We mustn’t forget the most important event of recent days, in that on Monday all children went back to school in Ireland. Over a million are back learning, and by all accounts enjoying it. We all have to keep our fingers crossed and say a fervent prayer that this will continue and that there will be no outbreak to act as a deterrent to full-blown education again for Ireland’s young people.
Good luck to them all.
And back to Iarnród Enda again. I know we spoke of it last week, but on Monday night of this week there was a marvellous half hour of Enda on his bike between Westport, Mulranny, Newport and Achill, talking to people along the way and in general re-igniting in me all the wonderful memories I had of a lovely holiday when Ann, Anita and myself went to Mulranny some years ago. We were both widows, Ann and I, and Anita came with us and we stayed in the Mulranny House Hotel, that gorgeous hotel which had been built all those years ago and has now been reconstructed and reinvigorated and ready for, hopefully, Irish or indeed any visitors this year again.
Anita used to hire a bike and off she would go every day while Ann and I followed on by car, visiting Newport and Achill Island, the wonderful strands there and the scenery almost overwhelming. We were so lucky the weather was fine and we had a wonderful four or five days.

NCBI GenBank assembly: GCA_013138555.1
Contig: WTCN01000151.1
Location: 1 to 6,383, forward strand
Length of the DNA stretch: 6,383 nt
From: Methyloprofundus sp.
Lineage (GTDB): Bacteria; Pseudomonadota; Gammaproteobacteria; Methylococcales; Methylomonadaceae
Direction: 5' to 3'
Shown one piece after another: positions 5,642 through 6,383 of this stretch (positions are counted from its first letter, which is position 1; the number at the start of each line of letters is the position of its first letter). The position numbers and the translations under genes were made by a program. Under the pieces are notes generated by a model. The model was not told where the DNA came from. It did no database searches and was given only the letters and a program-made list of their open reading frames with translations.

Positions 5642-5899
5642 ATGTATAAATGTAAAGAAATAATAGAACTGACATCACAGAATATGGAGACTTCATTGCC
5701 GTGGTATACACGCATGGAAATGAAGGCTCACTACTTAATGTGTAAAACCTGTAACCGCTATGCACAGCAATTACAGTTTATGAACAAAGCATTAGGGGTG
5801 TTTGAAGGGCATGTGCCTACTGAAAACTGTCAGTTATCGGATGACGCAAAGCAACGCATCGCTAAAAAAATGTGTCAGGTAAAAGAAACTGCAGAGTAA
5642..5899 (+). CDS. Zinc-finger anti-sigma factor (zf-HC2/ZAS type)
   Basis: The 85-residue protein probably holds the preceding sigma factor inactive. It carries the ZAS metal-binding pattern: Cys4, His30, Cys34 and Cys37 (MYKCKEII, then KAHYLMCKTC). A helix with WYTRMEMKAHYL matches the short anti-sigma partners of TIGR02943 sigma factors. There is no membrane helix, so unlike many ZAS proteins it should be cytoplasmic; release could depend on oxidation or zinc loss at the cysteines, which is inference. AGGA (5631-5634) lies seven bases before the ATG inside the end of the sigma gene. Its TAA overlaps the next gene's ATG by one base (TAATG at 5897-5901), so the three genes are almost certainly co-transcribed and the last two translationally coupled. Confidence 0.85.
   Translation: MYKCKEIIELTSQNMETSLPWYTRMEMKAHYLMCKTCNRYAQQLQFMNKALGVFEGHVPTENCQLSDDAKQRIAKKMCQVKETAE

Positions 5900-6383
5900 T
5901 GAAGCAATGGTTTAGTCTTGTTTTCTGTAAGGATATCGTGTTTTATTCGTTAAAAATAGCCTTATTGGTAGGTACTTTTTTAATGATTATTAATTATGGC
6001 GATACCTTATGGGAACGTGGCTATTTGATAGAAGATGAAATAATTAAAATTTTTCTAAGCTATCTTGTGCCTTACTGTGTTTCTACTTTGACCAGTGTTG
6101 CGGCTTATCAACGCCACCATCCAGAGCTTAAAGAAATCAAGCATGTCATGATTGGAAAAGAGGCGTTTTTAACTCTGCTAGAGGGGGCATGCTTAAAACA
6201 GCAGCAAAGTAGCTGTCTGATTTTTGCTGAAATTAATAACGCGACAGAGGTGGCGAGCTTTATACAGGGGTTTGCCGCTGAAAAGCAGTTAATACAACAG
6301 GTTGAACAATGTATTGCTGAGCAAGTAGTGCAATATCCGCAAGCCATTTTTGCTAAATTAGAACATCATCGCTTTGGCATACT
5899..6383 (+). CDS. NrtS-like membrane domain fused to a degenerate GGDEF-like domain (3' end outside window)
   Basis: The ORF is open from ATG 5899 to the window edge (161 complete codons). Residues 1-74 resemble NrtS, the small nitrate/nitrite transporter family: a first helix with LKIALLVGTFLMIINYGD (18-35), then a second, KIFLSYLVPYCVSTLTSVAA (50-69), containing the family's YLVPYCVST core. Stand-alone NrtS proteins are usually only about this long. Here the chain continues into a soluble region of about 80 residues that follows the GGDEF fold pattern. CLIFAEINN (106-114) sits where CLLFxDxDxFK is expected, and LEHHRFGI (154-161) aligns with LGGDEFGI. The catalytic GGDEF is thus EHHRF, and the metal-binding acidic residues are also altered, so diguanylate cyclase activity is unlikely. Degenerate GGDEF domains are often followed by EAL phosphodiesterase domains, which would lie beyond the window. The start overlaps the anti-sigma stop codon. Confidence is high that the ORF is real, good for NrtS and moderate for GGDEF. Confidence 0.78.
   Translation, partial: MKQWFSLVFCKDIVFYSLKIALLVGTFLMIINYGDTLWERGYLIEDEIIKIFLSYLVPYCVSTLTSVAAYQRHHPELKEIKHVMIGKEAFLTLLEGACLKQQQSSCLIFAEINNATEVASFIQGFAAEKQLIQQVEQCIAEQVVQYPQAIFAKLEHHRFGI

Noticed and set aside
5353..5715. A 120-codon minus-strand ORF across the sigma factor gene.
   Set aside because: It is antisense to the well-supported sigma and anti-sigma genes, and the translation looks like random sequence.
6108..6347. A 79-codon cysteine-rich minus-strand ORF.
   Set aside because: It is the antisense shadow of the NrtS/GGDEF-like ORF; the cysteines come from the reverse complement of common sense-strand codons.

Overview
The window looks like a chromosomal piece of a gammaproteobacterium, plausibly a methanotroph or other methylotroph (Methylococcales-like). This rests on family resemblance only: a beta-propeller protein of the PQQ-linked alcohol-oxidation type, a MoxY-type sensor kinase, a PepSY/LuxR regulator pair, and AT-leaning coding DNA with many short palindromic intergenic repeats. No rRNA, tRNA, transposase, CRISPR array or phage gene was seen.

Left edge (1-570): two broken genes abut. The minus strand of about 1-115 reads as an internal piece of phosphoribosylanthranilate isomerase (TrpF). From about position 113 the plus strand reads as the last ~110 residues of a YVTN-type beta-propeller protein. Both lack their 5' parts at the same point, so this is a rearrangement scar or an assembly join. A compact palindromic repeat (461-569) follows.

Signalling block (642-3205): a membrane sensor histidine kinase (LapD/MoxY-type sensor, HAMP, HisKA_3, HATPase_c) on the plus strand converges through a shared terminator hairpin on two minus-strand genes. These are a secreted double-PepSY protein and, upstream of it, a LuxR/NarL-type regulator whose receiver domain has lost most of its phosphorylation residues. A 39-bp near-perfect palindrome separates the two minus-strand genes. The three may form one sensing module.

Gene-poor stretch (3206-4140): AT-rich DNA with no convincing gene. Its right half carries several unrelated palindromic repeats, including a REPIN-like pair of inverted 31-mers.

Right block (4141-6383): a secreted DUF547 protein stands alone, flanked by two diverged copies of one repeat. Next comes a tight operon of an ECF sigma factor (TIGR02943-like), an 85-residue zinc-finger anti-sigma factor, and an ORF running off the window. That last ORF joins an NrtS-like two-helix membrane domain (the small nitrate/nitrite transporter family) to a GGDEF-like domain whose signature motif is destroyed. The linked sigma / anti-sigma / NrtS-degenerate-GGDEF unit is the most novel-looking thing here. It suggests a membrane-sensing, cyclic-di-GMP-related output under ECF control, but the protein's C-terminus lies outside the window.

My wish is that we might go back again. Enda told a very wonderful tale, when he was off the bike, of how Arthur Balfour, Chief Secretary to Ireland from 1887 to 1891, wanted that rail line to continue and to be made stronger and better. It’s now a wonderful greenway and serving, in a new and economic way, all the people it had previously served when 1,000 men toiled to build that railway.
Enda is made for the part, all dishevelled hair and full of the joys of cycling among his native terrain.
There was a wonderful rugby match on Saturday between Leinster and Exeter in their quest for the Challenge Cup. It was on Sky Sports so I couldn’t get it, but I listened to it on the radio which was very exciting. Within ten minutes Leinster were down 14 points, but they fought back and the end result was Leinster won out over Exeter by over 9 points.
Then on Saturday also, we had the announcement of Trinity’s first female Provost, Professor Linda Doyle, who won the election. Her aim is to fully reopen Trinity. She and her family will be living in the most prestigious address in Dublin, No. 1 Grafton Street. The Provost’s House is absolutely beautiful. If you come down Grafton Street and before you approach the main gate into Trinity, on the right-hand side there’s another gate and there is the entrance to the house of the Provost. She will be installed for ten years, and I know by what she has said and her general mien that she will be a great success.
There are already two women in charge of universities: Professor Kerstin Mey in the University of Limerick, and Professor Eeva Leinonen who will be the next president – imagine – of Maynooth College. Certainly times are a-changing.
We have had the timely warning of the acting chief medical officer, Dr Ronan Glynn, when he told us all to stay cautious and not to take any unnecessary risks with the gradual opening up of society here in Ireland. We would do well to pay attention to him.
So again, I will end my column by saying: stay at home if possible, and stay safe.
That’s my lot for this week. Hope to talk with you all next week.
Slán go fóill.